Digital Sleuths: On the trail of better SEO hygiene

March 31st, 2016 | General No comments

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Like most big companies, Google’s hunt for good talent produces a stream of help wanted signs on its website. Yet the search engine king had people scratching their heads last summer when the company began recruiting a technical SEO program manager.

Google looking for help keeping its own digital house clean?

Heresy, right?

Wrong. Google recognizes something other big branded companies often overlook: SEO hygiene teams play an essential role in protecting hard-fought SEO visibility and revenue. They are the digital sleuths who are gatekeepers for the architecture, design, development and maintenance of engaging, informative websites. They’re the bug hunters, the broken code fixers and the front line in making sure your company gets a true and continuing return on its SEO investment.

It may not be sexy, but it’s one of the biggest factors in making sure your SEO foundation doesn’t crumble as you build content, links and other features on top.

Digital hygiene is a collection of work that focuses on the technical and structural elements of a website. The focal point when dealing with SEO hygiene is how you connect these technical and structural elements to SEO requirements. Some of the requirements are provided by Google (Webmaster guidelines), while others are set by internal standards for a company (regularly checking HTML status codes, content targeting, etc).

What’s my spend cost for SEO hygiene?

Companies both big and small often ask just how much time and money should be invested in digital hygiene. Think of it like brushing your teeth, flossing and getting regular dental checkups; if you don’t, the ensuing root canal will be much more painful.

For smaller companies, there’s no easy answer as to how often you repeat your digital cleaning routine. Resources and the frequency of changes you make to your website play a big role in answering that question. The reality is, nine times out of ten, if I’m talking to a start-up, I tell them to ignore SEO. Have some start-ups built themselves off of SEO? Sure. But it’s hard to do. Startups have limited resources, and SEO requires constantly flexing technical muscle to stay in shape.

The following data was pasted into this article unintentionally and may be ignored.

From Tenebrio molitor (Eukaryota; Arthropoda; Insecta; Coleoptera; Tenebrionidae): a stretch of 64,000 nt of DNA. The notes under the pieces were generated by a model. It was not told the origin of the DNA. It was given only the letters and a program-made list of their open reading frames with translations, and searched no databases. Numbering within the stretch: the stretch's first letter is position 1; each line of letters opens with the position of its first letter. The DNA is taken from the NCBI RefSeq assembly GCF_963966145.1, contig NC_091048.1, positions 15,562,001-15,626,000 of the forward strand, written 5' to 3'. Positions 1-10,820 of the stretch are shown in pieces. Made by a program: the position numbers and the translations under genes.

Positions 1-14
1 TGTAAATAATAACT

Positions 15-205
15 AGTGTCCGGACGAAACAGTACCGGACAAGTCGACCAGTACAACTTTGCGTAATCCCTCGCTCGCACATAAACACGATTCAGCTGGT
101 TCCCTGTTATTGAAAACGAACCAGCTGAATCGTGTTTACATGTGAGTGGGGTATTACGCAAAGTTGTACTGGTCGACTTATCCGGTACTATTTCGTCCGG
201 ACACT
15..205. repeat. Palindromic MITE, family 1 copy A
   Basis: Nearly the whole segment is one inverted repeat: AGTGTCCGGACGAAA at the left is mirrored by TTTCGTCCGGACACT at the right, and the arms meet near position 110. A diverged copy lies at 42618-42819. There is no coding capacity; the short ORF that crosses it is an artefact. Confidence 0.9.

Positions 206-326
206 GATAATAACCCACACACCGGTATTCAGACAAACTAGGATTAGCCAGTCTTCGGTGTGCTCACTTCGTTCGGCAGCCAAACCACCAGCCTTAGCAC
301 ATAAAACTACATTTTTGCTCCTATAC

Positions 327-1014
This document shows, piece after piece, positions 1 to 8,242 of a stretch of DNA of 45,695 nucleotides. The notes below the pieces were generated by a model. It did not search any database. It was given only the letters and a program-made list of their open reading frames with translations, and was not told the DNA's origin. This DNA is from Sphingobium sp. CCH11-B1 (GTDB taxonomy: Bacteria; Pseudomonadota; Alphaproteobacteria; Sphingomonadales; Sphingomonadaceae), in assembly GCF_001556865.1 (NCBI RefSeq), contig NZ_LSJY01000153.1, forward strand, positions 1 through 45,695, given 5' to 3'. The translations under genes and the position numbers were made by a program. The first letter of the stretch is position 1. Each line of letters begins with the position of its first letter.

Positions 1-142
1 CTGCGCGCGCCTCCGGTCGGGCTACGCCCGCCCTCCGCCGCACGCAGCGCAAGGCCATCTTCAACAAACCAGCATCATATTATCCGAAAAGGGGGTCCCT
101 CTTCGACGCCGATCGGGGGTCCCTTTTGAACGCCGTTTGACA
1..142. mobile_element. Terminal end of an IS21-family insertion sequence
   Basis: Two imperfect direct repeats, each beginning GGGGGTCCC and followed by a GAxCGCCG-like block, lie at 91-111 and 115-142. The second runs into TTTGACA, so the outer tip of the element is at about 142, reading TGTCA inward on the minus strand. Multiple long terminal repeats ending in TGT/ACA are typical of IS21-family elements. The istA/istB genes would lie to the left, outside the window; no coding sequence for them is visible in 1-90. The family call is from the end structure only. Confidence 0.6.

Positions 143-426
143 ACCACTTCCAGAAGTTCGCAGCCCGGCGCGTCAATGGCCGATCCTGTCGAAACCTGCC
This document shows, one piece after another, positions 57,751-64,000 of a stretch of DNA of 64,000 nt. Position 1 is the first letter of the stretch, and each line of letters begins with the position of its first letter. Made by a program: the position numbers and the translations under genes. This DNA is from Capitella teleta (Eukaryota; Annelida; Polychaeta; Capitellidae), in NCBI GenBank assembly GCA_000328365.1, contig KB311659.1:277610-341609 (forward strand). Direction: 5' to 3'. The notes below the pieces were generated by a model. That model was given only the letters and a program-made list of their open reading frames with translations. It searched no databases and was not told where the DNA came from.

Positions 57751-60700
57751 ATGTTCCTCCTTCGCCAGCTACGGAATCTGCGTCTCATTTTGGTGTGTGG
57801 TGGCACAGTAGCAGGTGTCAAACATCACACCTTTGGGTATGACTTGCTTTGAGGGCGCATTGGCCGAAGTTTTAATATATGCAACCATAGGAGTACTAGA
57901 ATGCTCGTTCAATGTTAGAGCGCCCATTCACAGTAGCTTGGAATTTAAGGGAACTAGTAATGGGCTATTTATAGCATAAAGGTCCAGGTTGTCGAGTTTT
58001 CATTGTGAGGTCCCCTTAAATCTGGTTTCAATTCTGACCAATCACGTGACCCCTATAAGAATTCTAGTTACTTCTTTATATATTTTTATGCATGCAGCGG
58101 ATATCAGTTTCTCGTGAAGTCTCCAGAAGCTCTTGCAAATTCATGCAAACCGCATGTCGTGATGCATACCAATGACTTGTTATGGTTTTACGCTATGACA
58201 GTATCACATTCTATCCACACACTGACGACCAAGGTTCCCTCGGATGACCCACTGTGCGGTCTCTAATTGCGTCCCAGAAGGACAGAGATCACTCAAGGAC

Are they worth it for large enterprises? A recent Forrester Research report  found a “representative global organization” of 6,000 employees with 80 full-time marketing employees employs two full-time SEO workers for a total cost of about $285,000 annually, on average.

Salary costs are hard to chart as a return on investment versus marketing initiatives, because SEO isn’t just about calculating the average SEO cost per acquisition. It’s a game of risk mitigation. Large organizations often have thousands of web pages, and someone invariably will be rewriting code on some of them. That person may block Web crawlers during the changes or forget to add or remove tags on the page. The job of your hygiene sleuths is to figure out what’s broken and fix it before there’s serious impact to your revenue or visibility.

Breaking Google’s rules, even if the legitimate goal was to boost visibility, can have a similar effect. Intentional or not, you’re in the penalty box.

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Take the case of Party City. Last March, the company accidentally no-indexed a portion of its website, causing pages to disappear completely from Google search results. SEO visibility plunged 50%, to 132,700 from 254,095. The company found the mistake after three or four days of invisibility, whereas a more lax posture on digital hygiene might have identified the error after four or five weeks.

In this case, you’d have to look at lost revenue over the downtime days and then chart out potential losses that would have occurred over the longer period. But remember, too, that there are likely to be many cases where a fix was made immediately. On the flip side, rebuilding SEO after you lose it might require hiring additional resources.

Our team sees many different approaches to these particular challenges. In my opinion, it’s a mistake to assume that once you have SEO in place you don’t need to perform constant maintenance. It’s key to ensure whatever positive results you’ve realized are not lost to competitors, either through mistakes on your company’s part or improvements made by your peers.